As the family temple of the Tokugawa clan, Zojoji Temple was closely related to the family that ruled the nation during the Edo Period, lasting from the year 1603 to the year 1868. It served as a residence to the mausoleums of six Tokugawa Shoguns, accompanied by their family members. These mausoleums were located behind the iron gate that had fearsome dragons as decorations.

One of the attractions in Zojoji Temple is its high gate, the Sangedatsumon. Standing since the year 1622, it is 69 feet high. It serves as the only remaining structures of the original temple. Furthermore, many say that the gate is also the oldest wooden structure in the Tokyo metropolis.

Open from 9 in the morning until 5 in the afternoon, Zojoji Temple has no closing days. Guests are free to enter without admission fees. The exact address of Zojoji Temple is 4-7-35 Shiba-koen, Minato-ku with postal code 105-0011. The temple is a great place to visit for children, students, couples, groups of friends, families, and seniors. From the temple, guests can also view the Tokyo Tower.

Due to its importance as part of the rich history of Japan, Zojoji Temple has many cultural properties. These include National Designated Cultural Properties, Natural monuments/Special Natural Treasures, Tokyo Designated Cultural Properties, and Tokyo Designated Historical Buildings.

Zojoji Temple is easily accessible. For people who would be driving their own vehicles, the temple is only 5 minutes away from the Shiba-koen Ramp of the Metropolitan Expressway. For people coming from Haneda Airport, the temple is only a 15-minute walk from Hamamatsucho Station on the Tokyo Monorail. The temple can also be accessed by train. Zojoji Temple is only a 3-minute walk from Onarimon Station on the Toei Mita Line, a 7-minute from walk Daimon Station on the Toei Oedo Line or Asakusa Line, and a 15-minute walk from Hamamatsucho Station on the JR Yamanote Line.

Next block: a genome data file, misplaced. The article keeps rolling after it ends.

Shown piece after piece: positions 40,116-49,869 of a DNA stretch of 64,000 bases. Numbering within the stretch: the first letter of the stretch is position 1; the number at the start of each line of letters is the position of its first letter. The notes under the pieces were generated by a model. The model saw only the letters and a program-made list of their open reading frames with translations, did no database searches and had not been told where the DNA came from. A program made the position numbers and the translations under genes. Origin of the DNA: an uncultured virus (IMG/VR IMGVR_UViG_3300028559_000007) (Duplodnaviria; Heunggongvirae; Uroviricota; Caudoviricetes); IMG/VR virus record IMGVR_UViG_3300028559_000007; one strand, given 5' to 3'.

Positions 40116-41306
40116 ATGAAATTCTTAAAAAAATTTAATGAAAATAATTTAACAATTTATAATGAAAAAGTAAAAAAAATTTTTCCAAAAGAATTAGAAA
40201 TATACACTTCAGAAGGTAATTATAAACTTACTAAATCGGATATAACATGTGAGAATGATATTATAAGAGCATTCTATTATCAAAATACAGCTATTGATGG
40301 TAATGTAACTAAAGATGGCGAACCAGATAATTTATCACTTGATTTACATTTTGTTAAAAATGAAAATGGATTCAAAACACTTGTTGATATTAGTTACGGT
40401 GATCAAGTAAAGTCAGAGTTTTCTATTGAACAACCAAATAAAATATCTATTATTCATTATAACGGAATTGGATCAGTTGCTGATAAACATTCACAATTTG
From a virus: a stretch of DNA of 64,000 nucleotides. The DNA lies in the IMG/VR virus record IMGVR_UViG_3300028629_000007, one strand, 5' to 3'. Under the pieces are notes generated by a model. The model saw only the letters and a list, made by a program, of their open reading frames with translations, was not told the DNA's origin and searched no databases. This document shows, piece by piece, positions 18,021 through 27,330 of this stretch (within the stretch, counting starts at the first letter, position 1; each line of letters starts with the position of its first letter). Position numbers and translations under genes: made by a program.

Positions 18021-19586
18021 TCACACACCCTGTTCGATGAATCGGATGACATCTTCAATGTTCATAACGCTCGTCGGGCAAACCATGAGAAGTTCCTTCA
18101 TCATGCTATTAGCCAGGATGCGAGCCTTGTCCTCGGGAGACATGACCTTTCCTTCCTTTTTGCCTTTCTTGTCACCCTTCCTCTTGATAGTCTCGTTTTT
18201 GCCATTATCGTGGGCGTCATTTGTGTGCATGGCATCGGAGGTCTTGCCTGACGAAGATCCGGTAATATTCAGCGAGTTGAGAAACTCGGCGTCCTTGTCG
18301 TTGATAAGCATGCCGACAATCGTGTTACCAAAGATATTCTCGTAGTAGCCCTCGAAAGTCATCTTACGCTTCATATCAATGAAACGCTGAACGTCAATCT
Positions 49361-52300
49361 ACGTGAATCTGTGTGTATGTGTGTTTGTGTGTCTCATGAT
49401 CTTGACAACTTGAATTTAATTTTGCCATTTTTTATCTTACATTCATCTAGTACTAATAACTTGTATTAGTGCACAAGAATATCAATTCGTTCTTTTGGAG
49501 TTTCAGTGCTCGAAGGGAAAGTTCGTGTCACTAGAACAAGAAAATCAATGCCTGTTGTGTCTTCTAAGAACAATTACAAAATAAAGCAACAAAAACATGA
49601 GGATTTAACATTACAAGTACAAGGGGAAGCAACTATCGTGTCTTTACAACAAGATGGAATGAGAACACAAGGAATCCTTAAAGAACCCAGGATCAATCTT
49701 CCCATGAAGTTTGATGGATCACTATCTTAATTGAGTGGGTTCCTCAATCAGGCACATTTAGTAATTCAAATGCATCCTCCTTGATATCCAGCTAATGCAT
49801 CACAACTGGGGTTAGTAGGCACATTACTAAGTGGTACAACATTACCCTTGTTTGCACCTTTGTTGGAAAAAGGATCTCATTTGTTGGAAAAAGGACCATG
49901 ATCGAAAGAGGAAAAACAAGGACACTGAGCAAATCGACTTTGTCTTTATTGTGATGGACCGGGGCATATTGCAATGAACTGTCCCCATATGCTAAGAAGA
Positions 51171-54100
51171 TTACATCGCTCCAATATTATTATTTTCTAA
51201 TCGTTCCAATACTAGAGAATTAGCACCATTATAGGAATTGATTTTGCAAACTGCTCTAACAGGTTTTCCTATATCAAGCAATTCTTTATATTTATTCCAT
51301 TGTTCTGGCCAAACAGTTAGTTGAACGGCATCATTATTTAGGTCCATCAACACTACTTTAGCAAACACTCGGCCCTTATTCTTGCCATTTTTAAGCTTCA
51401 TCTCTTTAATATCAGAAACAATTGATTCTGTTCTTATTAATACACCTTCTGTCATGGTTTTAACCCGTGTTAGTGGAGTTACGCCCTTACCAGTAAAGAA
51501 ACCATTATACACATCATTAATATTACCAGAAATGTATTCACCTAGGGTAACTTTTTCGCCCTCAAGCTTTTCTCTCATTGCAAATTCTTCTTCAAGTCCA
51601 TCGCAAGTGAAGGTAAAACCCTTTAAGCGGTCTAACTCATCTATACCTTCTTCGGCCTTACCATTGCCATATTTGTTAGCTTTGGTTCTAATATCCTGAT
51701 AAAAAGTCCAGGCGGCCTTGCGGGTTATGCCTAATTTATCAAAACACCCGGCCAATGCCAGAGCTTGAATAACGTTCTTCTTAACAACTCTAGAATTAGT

Looking Into the History of the Temple

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Founded in the year 1393, Zojoji Temple was considered as an orthodox as well as a fundamental nembutsu seminary for Jodo-shu Buddhism. Specifically, its purpose was served in the region of Kanto, which is located on the eastern side of Japan. The founder of the Tokugawa shogunate who went by the name of Ieyasu Tokugawa relocated the temple in the year 1598, where it stayed since. The relocation occurred after Ieyasu entered Edo, which is now known as Tokyo, in the year 1590 wherein he wanted to establish his provincial government.